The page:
answer is 1, because it's impossible to color whole range.
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Google Software Developer Algorithm  7of 7 votes
AnswersYou are given a graph, some edges are black, some are red. Find a spanning tree with one restriction: if we take some node as root, every path from it to some leaf node must consist of alternating redblackredblack edges. That is, no path from root to leaf must contain sequential blackblack edges or redred edges.
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You are guaranteed that such spanning tree exists. Report Duplicate  Flag  PURGE
Google Software Developer Algorithm  0of 0 votes
AnswersThere are N coins with coordinates (x, y) where x >0 and y >0
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You start at (0, 0) and you can only do steps of form (dx, dy) where dx >0 and dy > 0
Print the maximum number of coins that you can collect.
Clarification: you can do as many moves as you wish, the point is to collect maximum number of coins. If you are located at position (a, b) you may jump to position (a+dx, b+dy) for all dx > 0 and dy > 0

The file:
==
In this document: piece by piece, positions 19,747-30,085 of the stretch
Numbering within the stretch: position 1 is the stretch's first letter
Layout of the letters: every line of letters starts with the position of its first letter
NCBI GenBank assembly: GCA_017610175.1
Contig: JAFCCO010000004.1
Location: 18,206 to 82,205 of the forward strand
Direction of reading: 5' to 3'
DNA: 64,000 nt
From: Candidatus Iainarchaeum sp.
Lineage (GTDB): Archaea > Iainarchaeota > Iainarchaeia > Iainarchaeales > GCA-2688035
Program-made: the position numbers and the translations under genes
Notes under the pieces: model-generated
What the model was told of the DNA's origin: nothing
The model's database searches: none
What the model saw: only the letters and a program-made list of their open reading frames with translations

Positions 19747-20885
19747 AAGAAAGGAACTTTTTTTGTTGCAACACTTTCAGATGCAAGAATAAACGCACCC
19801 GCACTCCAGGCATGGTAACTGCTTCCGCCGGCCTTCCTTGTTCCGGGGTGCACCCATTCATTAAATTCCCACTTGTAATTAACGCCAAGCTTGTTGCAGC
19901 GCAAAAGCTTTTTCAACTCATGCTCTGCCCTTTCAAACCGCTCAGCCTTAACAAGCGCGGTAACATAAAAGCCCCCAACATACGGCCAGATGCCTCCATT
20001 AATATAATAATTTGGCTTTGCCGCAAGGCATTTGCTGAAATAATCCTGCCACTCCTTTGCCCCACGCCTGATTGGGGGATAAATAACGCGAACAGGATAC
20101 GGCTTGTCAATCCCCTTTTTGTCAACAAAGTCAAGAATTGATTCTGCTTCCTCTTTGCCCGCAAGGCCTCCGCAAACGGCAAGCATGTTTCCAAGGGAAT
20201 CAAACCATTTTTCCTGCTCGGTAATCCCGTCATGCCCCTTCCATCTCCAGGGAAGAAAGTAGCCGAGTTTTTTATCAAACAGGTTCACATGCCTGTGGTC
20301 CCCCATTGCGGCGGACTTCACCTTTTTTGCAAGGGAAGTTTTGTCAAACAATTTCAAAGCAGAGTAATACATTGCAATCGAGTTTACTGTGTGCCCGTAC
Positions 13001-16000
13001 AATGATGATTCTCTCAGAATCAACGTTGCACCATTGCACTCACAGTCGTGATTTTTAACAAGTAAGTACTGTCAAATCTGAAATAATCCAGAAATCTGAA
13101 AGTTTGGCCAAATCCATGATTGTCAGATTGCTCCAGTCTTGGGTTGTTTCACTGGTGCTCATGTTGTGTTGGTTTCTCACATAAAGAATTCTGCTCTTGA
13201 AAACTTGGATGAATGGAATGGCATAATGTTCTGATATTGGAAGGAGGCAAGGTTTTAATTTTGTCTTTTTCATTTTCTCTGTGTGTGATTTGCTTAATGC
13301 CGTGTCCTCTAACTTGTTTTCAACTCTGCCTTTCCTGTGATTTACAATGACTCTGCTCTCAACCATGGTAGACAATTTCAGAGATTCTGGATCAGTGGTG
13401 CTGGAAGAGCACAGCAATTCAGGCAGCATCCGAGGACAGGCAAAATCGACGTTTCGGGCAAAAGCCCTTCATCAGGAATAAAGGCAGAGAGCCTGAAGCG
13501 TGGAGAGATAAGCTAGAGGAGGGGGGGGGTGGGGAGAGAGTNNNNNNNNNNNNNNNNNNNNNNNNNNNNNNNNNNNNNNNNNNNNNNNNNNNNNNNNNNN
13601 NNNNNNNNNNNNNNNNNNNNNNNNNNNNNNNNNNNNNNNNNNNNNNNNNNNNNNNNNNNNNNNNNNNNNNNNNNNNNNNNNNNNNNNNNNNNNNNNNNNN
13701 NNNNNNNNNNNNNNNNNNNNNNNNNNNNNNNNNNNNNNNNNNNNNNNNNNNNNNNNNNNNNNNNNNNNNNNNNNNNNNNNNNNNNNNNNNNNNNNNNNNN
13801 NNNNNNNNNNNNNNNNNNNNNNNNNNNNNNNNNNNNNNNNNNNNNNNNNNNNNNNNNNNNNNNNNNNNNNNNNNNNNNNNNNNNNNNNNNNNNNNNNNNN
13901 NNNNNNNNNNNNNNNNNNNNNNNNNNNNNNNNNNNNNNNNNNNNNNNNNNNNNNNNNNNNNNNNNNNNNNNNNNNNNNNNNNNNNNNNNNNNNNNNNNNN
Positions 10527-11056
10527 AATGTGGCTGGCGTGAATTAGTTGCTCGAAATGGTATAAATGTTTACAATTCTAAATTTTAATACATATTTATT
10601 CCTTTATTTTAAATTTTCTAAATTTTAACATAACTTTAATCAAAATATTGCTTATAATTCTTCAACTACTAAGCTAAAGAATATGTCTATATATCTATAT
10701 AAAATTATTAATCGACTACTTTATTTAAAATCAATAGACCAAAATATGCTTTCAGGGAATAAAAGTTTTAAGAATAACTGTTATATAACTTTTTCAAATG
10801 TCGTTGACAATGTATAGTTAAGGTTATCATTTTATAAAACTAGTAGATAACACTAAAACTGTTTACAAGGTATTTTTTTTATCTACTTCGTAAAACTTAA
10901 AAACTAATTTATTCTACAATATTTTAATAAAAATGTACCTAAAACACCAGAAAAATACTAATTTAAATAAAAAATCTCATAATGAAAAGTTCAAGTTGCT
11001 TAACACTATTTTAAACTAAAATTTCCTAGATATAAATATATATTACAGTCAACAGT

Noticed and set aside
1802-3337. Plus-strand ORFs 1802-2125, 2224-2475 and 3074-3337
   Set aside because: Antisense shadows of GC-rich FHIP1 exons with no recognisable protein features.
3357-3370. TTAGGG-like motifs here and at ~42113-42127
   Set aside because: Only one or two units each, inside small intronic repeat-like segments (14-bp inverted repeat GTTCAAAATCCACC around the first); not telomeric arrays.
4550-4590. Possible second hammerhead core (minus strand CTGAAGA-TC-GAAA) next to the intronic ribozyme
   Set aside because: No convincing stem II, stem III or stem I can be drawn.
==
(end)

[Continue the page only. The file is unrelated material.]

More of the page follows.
@krbchd: Your algorithm may output incorrect values. Suppose there are points (5, 7), (5, 8), (5, 9) for y coordinates LIS will output 7, 8, 9, however since these points are on the same x axis, you can choose only one of them. Report Duplicate  Flag  PURGE
Facebook Software Developer Algorithm  9of 9 votes
AnswersGiven a packed file with 1Tb of 64bit doubles (first 8 bytes are first double, next 8 bytes are next, etc) find the exact value of median. For simplicity assume the number of doubles is odd.
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You can't modify the file and you have only 8Gb of free memory.
Update: you may use no more than two passes through file and your algorithm shouldn't rely on some nature of file  it should work in all cases. Report Duplicate  Flag  PURGE
Google Software Developer Coding  0of 0 votes
AnswersGiven an array of numbers, find the longest alternating subsequence. That is, a subsequence [a1, a2, a3, ..., ak] where a1 > a2, a3 < a2, a4 > a3, ... or vice versa (Graphically looks like /\/\/\... or \/\/\/\....
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Google Software Developer Algorithm  0of 0 votes
AnswersGiven a set of numbers {x1, x2, x3, x4, ..., xN} (N>=3) a set of its pairwise sums is {x1+x2, x1+x3, x1+x4, x2+x3,x2+x4,x3+x4, ...,}. (That is s_k = x_i + x_j where i != j)
Restore a set of numbers given a set of its pairwise sums.
Note: you don't know given some k, to which i and j it refers, (i.e. input is given in undefined order)